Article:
The Eagles got the ball back on the next series when Dawkins intercepted a Carr throw and returned it 27 yards to the Houston 30. It resulted in a short possession that ended with Akers kicking a 41-yard field goal and the score remained 20-7 at halftime.
The Eagles had the first possession in the third quarter and reached their 43 before lining up to punt. However, RB Brian Mitchell tossed a shovel pass to Dawkins instead, and the safety-now-receiver raced 57 yards for a touchdown (pictured at top). McNabb threw to TE Chad Lewis for a two-point conversion and big 28-7 lead.
Houston put together a series that ended with Carr throwing to Bradford for a 29-yard TD and Brown added the PAT to cut Philadelphia’s lead in half, but other than a 48-yard field goal by Brown later in the period, the Texans were finished with scoring for the day. McNabb threw to Thrash for a 38-yard TD in the fourth quarter to cap the 35-17 win for the Eagles.
Philadelphia easily held the lead in total yards (391 to 242) and first downs (21 to 12) while running sixteen more plays than the Texans (76 to 60). The Eagles also accumulated seven sacks to three by the Texans. Each team turned the ball over three times while Houston was penalized 11 times, to four flags thrown on Philadelphia.
Brian Dawkins had a noteworthy day as he recovered a fumble, intercepted a pass, recorded a sack, and caught a pass for a 57-yard touchdown. Donovan McNabb completed 24 of 42 throws for 259 yards and a TD while giving up one interception, and also ran the ball seven times for 23 yards. Duce Staley rushed for 33 yards on 12 carries that included two short touchdowns and had three pass receptions for another 39 yards. Todd Pinkston led Philadelphia’s receivers with 6 catches for 70 yards.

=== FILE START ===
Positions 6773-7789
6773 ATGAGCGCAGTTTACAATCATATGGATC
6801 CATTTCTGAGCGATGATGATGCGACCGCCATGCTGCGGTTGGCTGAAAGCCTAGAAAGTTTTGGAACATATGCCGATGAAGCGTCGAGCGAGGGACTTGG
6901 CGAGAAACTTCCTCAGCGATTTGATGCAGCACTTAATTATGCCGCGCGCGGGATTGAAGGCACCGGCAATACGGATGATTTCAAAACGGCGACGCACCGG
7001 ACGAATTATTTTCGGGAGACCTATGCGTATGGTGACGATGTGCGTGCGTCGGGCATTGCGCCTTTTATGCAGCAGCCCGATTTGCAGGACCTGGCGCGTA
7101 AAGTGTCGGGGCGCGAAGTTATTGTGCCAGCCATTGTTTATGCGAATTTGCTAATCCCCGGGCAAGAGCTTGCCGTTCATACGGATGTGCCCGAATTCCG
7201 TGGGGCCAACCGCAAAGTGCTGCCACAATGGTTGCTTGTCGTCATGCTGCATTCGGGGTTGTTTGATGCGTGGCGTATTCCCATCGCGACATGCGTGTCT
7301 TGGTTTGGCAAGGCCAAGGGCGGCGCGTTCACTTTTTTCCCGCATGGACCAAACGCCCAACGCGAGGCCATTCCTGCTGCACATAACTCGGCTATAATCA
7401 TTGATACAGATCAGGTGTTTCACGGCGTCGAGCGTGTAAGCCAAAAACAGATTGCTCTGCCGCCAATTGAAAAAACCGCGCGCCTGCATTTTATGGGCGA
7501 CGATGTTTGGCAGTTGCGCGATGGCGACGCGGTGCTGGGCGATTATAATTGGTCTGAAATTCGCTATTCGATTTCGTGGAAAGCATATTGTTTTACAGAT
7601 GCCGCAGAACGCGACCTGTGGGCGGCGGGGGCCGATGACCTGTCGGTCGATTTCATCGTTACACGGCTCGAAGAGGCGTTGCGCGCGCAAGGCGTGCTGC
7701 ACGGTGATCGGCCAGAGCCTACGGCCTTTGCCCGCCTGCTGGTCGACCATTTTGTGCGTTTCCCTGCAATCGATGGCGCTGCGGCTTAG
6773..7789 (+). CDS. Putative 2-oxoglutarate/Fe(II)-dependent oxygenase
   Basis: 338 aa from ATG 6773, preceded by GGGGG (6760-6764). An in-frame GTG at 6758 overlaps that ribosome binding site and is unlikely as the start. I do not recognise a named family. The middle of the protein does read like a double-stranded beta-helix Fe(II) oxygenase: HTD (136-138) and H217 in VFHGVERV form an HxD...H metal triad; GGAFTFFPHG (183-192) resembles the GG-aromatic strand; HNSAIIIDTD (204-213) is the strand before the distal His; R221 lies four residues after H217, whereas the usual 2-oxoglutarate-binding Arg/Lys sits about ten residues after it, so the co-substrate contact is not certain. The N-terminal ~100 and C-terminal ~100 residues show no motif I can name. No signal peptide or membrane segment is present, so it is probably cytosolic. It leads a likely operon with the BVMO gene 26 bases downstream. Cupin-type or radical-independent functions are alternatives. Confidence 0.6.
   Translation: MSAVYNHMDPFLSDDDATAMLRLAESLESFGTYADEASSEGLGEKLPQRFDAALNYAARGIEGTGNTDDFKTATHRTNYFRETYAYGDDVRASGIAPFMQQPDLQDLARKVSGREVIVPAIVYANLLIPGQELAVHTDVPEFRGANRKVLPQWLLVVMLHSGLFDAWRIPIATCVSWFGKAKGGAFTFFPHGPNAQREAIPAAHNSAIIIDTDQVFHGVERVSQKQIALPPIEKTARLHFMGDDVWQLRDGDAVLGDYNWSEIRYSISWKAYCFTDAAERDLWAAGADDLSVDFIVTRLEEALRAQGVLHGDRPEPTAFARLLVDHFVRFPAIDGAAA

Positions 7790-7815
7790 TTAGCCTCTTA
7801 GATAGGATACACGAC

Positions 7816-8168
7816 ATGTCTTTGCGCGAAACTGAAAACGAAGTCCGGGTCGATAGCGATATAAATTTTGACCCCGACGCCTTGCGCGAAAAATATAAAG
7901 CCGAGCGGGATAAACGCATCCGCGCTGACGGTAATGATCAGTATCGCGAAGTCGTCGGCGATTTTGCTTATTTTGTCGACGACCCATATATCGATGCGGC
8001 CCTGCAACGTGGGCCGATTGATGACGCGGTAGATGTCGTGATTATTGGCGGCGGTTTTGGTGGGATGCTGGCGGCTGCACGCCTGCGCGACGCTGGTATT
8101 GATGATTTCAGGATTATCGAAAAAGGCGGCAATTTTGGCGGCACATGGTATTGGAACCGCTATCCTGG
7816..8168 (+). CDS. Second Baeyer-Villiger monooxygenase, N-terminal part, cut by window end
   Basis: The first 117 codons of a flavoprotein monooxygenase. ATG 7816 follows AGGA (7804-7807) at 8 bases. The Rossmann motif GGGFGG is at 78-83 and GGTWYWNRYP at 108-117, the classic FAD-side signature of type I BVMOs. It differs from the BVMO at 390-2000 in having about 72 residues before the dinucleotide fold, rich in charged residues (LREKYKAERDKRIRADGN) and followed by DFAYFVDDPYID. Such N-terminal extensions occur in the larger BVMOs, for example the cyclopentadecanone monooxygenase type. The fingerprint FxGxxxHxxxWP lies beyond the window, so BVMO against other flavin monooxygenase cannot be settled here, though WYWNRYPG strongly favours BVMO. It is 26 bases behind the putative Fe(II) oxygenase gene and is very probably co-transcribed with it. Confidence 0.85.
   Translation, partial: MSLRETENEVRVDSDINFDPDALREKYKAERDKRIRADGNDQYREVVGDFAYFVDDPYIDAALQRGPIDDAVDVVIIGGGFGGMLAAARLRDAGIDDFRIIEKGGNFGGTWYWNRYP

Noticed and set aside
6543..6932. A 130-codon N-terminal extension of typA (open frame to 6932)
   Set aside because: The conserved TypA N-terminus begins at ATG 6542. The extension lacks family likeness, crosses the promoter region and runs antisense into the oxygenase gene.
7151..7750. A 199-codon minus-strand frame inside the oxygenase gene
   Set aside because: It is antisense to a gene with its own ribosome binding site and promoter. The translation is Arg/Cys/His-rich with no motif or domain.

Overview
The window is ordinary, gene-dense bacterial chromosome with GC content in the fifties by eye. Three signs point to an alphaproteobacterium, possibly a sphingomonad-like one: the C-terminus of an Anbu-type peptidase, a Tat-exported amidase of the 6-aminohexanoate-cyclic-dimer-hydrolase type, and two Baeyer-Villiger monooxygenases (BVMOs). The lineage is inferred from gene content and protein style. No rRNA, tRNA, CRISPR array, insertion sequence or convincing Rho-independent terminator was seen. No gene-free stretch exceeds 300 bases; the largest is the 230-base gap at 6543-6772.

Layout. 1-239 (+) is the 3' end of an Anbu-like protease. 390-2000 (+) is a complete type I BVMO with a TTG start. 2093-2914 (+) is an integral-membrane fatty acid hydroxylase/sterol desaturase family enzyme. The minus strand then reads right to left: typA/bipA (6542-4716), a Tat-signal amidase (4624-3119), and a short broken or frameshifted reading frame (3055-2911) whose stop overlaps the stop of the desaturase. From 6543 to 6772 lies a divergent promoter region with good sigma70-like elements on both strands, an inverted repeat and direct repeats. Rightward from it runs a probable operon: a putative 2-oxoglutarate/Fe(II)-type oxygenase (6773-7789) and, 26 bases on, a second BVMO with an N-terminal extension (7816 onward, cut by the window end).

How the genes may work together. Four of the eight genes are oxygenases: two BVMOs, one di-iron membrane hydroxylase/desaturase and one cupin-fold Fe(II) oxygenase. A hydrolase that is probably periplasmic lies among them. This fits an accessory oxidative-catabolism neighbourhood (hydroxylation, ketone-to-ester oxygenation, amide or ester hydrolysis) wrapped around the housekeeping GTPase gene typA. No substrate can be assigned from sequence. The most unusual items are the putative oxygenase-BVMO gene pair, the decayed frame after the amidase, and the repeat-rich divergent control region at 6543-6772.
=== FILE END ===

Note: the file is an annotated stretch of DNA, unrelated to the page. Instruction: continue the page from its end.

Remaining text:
For the Texans, David Carr (pictured at right) completed 16 of 29 passes for 188 yards and two touchdowns and two interceptions. Corey Bradford had 7 receptions for 97 yards and both TDs. RB James Allen was the leading rusher with 41 yards on 14 attempts.
The Eagles lost their next game but only twice more the rest of the way in compiling a 12-4 record to once again top the NFC East, and despite the loss of Donovan McNabb to a broken ankle in the tenth game, although he returned for the postseason. Philadelphia again advanced to the conference title game and again came up short, losing to Tampa Bay.
Houston lost its next two contests and ended up at 4-12 to place fourth in the AFC South. David Carr was sacked a record 76 times through the course of the year but the rookie took every snap.
Brian Dawkins went on to achieve consensus first-team All-NFL honors for the second straight year as well as a third Pro Bowl selection. He intercepted two passes, recovered four fumbles, and was credited with three sacks. The touchdown catch against the Texans remained the only pass reception of his 16-season career.